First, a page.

Even school children as young as 11 can cut the levels of several known risk factors for cardiovascular disease if they undergo a daily exercise regimen.
Started four years ago in the German city of Leipzig, the study has already shown that kids assigned to daily exercise lessons reduced their overall prevalence of obesity, improved their exercise capacity, increased their levels of HDL-cholesterol, and reduced their systolic blood pressure.
"It's clear that children today have different lifestyles from the past. They're less active, and it was our hypothesis that an increase in their exercise activity would result in fewer risks of cardiovascular disease later in life," says researcher Dr. Claudia Walther, from the Heart Centre of the University of Leipzig.
The study, whose first-year results are reported at EuroPRevent 2009, randomised 188 school children with a mean age of 11.1 years from three different high schools to either an active exercise programme in their school routine, or to a conventional curriculum of just two sports lessons a week.
The exercise programme comprised daily-supervised exercise that included at least 15 minutes of endurance training.
"So it was well controlled," says Dr. Walther, "with the teachers making sure that the programme was followed."
The first results of the study show that, in just one year, the proportion of overweight and obese children decreased from 13 to 9 per cent, but increased in the control group from 11 to 13 per cent. The researchers also found exercise capacity to significantly improve in the exercise groups by 29 per cent.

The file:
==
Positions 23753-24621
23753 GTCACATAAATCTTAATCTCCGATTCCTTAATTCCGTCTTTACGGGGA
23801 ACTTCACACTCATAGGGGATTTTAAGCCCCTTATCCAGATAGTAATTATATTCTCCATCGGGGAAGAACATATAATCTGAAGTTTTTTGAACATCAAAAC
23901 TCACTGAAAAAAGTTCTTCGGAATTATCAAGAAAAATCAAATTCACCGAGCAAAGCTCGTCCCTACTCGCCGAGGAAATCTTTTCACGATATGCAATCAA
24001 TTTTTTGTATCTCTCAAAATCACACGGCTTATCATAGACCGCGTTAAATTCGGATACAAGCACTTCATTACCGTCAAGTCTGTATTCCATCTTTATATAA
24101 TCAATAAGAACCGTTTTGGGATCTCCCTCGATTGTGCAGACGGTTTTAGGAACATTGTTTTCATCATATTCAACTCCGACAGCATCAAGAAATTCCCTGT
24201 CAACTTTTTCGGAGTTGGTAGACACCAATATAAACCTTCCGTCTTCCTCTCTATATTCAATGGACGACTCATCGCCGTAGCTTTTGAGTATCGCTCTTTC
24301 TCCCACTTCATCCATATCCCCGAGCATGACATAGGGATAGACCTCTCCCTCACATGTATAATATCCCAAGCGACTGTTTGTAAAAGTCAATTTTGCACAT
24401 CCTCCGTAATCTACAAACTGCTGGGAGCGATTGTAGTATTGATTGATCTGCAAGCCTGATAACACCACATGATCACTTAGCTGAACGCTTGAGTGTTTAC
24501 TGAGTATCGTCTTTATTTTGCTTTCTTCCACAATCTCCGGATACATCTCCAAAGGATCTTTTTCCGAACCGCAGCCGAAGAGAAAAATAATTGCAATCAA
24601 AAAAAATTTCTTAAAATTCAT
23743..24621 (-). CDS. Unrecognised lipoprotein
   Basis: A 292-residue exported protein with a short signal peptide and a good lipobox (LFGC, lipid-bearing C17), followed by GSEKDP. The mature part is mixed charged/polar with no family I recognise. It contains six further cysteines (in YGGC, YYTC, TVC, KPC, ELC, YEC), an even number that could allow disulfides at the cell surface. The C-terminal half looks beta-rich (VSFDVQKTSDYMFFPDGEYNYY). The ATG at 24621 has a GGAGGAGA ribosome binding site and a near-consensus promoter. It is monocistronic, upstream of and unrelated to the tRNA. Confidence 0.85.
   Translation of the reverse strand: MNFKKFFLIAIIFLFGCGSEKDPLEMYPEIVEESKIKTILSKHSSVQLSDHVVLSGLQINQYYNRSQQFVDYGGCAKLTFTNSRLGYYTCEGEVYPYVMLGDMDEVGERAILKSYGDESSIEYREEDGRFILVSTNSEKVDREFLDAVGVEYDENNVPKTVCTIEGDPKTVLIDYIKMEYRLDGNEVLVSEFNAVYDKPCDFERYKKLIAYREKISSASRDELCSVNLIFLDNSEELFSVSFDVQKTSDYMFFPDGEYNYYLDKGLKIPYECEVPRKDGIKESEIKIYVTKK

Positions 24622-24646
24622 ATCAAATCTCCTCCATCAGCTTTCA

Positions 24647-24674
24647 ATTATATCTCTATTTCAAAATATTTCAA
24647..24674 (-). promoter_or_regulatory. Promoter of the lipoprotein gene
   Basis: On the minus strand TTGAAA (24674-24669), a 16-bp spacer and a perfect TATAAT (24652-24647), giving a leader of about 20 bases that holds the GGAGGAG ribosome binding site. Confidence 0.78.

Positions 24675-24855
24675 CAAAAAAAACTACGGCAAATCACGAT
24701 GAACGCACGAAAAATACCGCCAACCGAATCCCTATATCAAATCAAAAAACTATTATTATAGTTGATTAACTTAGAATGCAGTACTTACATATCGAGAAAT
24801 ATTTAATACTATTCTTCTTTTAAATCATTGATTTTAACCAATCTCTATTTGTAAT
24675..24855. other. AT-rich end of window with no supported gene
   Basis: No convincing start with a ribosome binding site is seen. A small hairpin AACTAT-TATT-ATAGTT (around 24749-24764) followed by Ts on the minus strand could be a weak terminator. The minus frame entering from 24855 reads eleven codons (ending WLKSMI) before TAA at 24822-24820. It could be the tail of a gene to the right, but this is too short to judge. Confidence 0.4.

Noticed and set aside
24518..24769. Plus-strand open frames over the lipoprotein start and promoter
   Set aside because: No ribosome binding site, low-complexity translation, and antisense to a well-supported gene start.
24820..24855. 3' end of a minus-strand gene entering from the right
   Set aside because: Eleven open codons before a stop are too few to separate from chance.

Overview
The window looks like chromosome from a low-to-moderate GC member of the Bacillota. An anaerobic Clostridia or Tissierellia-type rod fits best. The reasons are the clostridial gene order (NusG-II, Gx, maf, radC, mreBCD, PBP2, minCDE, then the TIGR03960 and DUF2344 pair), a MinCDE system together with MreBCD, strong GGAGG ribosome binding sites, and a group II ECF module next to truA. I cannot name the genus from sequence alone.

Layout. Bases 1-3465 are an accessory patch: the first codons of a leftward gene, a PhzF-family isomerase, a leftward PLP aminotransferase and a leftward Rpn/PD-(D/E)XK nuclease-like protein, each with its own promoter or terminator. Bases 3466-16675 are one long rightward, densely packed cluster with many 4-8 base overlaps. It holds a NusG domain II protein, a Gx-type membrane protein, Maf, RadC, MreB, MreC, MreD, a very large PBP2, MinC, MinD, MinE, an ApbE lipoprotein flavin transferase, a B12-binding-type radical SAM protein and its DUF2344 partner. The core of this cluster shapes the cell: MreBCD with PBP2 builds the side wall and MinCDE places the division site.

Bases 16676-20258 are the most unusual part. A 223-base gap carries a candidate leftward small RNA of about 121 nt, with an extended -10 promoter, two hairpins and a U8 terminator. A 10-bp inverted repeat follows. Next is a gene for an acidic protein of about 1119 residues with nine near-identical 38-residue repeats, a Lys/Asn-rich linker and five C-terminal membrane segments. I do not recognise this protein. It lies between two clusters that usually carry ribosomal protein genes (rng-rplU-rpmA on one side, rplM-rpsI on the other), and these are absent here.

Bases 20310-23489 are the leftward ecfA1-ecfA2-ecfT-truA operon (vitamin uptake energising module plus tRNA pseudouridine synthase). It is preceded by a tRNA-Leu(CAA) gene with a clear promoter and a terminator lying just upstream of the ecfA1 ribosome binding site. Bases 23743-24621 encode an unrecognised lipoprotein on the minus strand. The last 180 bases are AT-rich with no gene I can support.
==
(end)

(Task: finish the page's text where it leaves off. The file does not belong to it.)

Similarly, levels of HDL-cholesterol and of triglycerides, and systolic blood pressure all improved in the exercise group.
"Even from these first-year results we can say that regular physical activity has a significant beneficial effect on body composition, exercise capacity and cardiovascular risk markers in children," says Dr Walther, who adds that follow-up over the next 10-20 years will give some idea of how risk modification at this young age translates into benefit later in life.
According to the researcher, the "most surprising" result was the effect of daily exercise on body weight, an effect not found so marked or so soon in other studies.
"These are normal children, so we didn't expect such a significant reduction in the overall prevalence of obesity or excess weight," she said.
Such findings have also raised local interest in Germany, where the investigators hope to extend the study to other neighbouring towns, and eventually to a daily exercise programme incorporated into the basic school curriculum.
"It's so easy. All it needs is a little more time allocated to exercise lessons. The teachers are there, they supervise, and they all seem enthusiastic. If we can include daily exercise in the school curriculum, I'm sure we'll see an effect," says Dr. Walther.